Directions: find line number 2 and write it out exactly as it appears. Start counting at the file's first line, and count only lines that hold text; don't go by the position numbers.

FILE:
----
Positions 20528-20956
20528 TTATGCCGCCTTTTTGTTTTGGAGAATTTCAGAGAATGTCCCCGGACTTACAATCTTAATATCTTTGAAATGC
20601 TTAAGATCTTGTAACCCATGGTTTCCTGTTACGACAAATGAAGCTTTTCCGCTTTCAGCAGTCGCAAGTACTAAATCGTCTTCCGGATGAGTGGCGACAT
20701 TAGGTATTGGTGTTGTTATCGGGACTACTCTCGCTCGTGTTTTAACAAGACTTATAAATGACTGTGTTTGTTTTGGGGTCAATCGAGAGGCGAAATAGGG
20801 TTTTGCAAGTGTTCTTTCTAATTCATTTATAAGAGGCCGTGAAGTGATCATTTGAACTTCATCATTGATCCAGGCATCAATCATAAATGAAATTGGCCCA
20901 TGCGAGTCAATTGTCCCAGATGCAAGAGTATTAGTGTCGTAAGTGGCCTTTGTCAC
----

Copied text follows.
20528 TTATGCCGCCTTTTTGTTTTGGAGAATTTCAGAGAATGTCCCCGGACTTACAATCTTAATATCTTTGAAATGC